How artificial intelligence data mining can help us fight COVID-19
While we focus on vaccines, anti-virals and respirators in the fight against COVID-19, there’s another type of technology that gets less attention, but may be even more important in lessening the impact of the pandemic—information technology.
Given that we’ve been hearing more and more about the importance of widespread testing, we’re probably less surprised at this than we might have been a few weeks ago. It’s becoming increasingly clear that knowledge is actually one of the most important tools we have. The good news is that we have people working all the angles on this, from artificial intelligence data mining to genetic sequencing.
Why is this so important? It can get a little bit abstract, but the all-important testing strategy demonstrates exactly why knowledge is power.
Current evidence suggests that a certain number of people will get the novel coronavirus and be entirely asymptomatic. Some will never even know they had it. Meanwhile, others will get COVID-19 and have mild symptoms—not severe enough to go to the hospital. And, after they recover, they won’t know for sure what they had. Maybe it was just the flu.
Working under the assumption that people develop an immunity after they get it (likely, but not proven yet), these people, after the contagion period ended, would no longer be at risk of either getting or spreading it. That would leave them free to go back to work or, better yet, volunteer at a hospital.
Without testing, though, we have no way of knowing if they ever had it. And since, right now, we’re mainly limiting testing to people who have symptoms, we’re nowhere close to finding out who doesn’t have it at this point—a number that’s just as valuable as the number of active cases.
“Public health works best when we can get as precise as possible,” explains Steven Hoffman, director of the global strategy lab and professor of global health law and political science at York University. “So, as long as we’re in the current situation where we don’t have the full testing capacity, we’re stuck with more blunt tools like closing schools and asking everyone to remain at home except for essential trips outside. Those are effective for slowing the spread of the virus and buying us time but not, ultimately, for getting society back to normal.”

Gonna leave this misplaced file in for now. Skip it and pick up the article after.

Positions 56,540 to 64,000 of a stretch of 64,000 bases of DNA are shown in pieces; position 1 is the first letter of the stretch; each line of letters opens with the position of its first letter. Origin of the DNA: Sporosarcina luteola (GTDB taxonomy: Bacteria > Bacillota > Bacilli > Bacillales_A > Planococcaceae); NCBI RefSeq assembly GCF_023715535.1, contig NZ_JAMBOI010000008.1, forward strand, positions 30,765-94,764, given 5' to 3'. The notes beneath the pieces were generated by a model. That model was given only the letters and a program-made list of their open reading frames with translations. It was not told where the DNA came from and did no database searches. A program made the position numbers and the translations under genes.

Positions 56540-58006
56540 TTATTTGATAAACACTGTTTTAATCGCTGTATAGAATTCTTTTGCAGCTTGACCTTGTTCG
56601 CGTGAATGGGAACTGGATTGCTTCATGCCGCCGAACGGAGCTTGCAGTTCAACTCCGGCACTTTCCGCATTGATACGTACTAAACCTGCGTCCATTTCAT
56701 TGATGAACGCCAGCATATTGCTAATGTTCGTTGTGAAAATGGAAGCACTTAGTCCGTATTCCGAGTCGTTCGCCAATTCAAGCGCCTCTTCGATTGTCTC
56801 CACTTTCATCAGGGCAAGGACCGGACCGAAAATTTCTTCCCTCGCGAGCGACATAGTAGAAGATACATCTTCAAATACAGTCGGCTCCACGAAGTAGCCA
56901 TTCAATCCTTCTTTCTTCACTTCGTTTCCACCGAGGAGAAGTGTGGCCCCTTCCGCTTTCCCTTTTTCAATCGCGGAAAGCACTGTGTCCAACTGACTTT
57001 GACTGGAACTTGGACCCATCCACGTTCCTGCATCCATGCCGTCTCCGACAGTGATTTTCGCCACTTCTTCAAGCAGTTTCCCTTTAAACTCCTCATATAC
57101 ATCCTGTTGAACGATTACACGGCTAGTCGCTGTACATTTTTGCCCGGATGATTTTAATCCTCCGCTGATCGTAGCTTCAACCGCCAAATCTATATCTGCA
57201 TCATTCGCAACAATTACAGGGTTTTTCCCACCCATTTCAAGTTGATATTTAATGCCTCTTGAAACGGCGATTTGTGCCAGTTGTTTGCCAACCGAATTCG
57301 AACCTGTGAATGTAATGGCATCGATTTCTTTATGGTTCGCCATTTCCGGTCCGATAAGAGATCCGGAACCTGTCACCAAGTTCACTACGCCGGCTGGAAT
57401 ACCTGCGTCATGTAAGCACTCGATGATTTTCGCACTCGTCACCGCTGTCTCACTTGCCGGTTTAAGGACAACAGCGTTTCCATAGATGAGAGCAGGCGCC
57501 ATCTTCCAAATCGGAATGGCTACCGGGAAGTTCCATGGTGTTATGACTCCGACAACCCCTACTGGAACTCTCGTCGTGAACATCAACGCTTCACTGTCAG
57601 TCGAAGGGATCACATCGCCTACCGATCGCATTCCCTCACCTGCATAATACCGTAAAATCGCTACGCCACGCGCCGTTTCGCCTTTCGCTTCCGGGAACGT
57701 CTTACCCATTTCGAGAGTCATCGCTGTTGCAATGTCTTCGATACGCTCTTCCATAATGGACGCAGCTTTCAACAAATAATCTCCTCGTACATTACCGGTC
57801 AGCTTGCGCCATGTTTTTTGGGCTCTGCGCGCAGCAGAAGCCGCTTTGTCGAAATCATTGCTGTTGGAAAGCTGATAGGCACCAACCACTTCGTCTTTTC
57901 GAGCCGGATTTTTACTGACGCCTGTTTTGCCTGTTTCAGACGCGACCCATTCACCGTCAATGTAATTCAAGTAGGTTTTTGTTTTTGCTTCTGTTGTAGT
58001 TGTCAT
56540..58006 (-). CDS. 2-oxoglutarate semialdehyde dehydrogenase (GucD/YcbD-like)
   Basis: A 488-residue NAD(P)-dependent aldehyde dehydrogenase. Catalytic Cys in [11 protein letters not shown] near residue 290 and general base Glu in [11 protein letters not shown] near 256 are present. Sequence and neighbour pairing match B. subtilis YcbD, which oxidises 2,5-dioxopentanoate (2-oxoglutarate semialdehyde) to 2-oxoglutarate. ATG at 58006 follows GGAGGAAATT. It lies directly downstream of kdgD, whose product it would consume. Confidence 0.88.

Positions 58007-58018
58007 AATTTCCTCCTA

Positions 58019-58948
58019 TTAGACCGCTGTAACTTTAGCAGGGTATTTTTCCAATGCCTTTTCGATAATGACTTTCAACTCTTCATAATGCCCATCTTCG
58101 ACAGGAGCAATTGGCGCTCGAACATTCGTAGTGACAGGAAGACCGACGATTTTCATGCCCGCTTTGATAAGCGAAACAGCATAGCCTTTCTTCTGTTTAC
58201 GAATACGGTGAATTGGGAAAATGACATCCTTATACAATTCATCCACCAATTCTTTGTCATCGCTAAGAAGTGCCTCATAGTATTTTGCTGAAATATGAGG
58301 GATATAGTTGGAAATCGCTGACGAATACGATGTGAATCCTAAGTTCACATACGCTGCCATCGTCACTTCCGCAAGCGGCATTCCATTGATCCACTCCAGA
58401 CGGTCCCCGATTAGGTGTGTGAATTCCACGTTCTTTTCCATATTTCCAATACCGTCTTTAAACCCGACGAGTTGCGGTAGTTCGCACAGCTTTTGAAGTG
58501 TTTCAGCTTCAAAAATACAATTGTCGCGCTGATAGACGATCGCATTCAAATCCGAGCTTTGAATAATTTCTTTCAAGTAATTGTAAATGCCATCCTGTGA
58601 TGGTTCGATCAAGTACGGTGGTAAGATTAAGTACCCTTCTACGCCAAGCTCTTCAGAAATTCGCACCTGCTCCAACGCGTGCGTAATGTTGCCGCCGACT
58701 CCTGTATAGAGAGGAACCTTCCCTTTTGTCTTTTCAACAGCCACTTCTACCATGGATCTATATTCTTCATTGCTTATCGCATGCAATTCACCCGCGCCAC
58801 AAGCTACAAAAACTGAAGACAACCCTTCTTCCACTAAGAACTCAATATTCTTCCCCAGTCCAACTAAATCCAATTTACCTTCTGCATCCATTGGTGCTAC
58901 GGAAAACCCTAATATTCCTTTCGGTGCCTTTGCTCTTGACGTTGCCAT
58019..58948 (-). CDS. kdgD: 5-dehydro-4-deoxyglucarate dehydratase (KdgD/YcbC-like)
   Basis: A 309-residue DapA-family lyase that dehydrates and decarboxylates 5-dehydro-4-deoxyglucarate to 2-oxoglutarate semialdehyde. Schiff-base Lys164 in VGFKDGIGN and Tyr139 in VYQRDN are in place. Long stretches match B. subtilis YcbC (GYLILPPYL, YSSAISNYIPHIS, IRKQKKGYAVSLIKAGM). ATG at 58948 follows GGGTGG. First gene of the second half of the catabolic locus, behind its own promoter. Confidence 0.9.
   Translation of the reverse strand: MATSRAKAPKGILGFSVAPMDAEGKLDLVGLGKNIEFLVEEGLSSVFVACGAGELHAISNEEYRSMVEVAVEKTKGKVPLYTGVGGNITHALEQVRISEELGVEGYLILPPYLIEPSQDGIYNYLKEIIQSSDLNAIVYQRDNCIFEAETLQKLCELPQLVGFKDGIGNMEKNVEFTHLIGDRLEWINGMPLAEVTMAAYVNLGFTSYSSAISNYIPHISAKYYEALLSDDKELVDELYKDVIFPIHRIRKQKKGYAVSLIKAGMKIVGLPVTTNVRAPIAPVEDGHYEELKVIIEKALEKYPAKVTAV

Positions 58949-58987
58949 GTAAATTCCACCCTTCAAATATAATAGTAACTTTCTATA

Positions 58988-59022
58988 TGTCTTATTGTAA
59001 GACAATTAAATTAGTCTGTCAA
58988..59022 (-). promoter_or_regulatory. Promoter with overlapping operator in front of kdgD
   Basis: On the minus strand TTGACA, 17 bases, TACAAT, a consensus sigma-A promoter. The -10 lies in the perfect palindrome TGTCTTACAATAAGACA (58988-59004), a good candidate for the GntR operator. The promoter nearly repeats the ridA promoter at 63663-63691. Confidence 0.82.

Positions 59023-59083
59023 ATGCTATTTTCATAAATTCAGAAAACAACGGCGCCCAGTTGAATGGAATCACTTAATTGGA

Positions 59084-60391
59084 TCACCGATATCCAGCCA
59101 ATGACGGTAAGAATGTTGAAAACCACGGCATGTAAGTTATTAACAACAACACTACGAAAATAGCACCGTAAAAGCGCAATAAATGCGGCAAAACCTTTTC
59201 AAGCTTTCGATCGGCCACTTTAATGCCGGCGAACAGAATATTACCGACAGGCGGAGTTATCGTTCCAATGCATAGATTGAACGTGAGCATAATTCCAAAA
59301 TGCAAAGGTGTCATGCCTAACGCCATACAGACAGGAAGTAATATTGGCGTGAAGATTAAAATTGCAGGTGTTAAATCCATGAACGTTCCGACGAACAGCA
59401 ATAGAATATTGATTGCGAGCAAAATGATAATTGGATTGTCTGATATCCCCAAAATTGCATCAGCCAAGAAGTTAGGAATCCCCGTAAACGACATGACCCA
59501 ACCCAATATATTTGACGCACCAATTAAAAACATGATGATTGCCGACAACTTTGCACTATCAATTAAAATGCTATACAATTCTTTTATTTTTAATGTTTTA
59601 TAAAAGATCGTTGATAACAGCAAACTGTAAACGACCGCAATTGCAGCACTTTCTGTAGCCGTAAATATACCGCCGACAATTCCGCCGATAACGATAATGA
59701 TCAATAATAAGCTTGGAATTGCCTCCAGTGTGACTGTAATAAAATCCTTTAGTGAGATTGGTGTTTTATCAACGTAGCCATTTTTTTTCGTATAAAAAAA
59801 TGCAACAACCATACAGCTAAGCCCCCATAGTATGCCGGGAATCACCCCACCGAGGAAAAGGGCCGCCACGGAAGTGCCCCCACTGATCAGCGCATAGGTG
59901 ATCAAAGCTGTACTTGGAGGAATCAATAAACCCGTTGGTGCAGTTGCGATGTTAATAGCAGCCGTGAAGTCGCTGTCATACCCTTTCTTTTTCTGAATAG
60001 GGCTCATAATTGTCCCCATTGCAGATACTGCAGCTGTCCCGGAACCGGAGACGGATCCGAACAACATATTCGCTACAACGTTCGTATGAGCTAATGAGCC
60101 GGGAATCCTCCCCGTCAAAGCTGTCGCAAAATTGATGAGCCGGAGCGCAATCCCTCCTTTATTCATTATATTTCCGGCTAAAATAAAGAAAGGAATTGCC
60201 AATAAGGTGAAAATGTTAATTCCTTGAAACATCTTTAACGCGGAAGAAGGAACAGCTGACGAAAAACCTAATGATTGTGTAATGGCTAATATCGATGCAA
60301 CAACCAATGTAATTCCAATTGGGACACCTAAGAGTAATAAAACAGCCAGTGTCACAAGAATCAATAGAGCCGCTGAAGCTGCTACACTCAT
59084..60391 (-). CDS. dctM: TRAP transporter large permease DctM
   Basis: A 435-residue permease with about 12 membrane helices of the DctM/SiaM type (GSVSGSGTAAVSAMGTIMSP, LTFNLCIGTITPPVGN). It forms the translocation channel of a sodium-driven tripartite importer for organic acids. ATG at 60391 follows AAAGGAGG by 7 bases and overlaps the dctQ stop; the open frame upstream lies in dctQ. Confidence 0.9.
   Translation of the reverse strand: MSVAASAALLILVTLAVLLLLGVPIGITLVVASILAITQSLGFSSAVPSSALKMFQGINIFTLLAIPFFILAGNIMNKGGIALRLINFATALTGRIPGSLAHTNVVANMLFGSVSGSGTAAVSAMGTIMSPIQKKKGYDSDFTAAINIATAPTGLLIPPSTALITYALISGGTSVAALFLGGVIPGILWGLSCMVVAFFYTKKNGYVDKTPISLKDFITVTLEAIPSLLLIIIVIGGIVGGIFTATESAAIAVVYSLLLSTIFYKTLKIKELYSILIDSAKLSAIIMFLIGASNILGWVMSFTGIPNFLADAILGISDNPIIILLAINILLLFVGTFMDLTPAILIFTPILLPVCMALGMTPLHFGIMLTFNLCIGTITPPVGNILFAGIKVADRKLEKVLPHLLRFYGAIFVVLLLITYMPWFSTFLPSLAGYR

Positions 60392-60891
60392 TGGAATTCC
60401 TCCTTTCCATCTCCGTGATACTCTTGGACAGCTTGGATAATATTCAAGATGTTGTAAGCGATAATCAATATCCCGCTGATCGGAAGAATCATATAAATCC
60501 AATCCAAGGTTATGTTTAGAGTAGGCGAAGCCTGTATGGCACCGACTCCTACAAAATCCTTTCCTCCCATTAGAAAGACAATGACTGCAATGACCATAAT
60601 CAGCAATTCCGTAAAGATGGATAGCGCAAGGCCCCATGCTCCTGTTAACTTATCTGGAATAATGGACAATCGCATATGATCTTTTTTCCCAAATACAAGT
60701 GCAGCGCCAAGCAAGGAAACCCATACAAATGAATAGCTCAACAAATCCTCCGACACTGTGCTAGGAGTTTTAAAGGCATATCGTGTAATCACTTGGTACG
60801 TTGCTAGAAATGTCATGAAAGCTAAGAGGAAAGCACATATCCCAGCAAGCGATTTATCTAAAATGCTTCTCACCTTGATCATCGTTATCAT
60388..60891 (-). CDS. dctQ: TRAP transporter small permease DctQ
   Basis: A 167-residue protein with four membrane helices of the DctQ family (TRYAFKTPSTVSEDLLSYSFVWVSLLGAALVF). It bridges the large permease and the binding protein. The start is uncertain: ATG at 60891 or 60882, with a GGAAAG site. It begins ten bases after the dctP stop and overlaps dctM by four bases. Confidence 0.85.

By now, most people understand that “buying time” through social distancing is important so that hospitals aren’t overwhelmed but, as Hoffman explains, it’s also about getting us to a point where we’ve beefed up our public health agencies so they’re ready to do mass-testing. The cuts to the Ontario Public Health budget under the Ford government means we started out at a disadvantage. And without mass “surveillance testing,” the official numbers we see reported are always out of date. It takes five days for symptoms to show up, then several more days for test results, so the confirmed case numbers we’re looking at could be 10 days post-transmission.
Fortunately, in other areas, we’re ahead of the curve, thanks to academic research into artificial intelligence that can mine data from social media and other sources to track outbreaks and hotspots before we get official confirmation of a positive test. Researchers at University of Guelph developed a system for doing this with avian flu and it’s now being applied to COVID-19. The idea, roughly, is to look for patterns and early signals, which includes everything from trade routes linked to disease transmission to people describing or complaining about symptoms on social media.
“So, we’re working with AI algorithms, the robots, and, so far, we have collected three million tweets related to COVID-19,” explains Rozita Dara, a professor in computer science at the University of Guelph. “Only two per cent of them have geo-location data but two per cent of three million is still a lot. So we are very excited to look at that and see if we can see patterns.”
In the United Kingdom, where mass surveillance testing hasn’t begun yet either, a team of doctors and scientists at King’s College London, Guys and St. Thomas hospitals have developed the COVID Symptom Tracker , an app that allows people to report their symptoms daily, whether they’re sick or not. From there, the researchers can aggregate and analyze data to identify clusters and researchers can better understand symptomology. For example, it’s still unclear if diarrhea and/or losing your sense of smell are early warning signs, but both are definitely on the radar. Apps like this might help determine how relevant they are.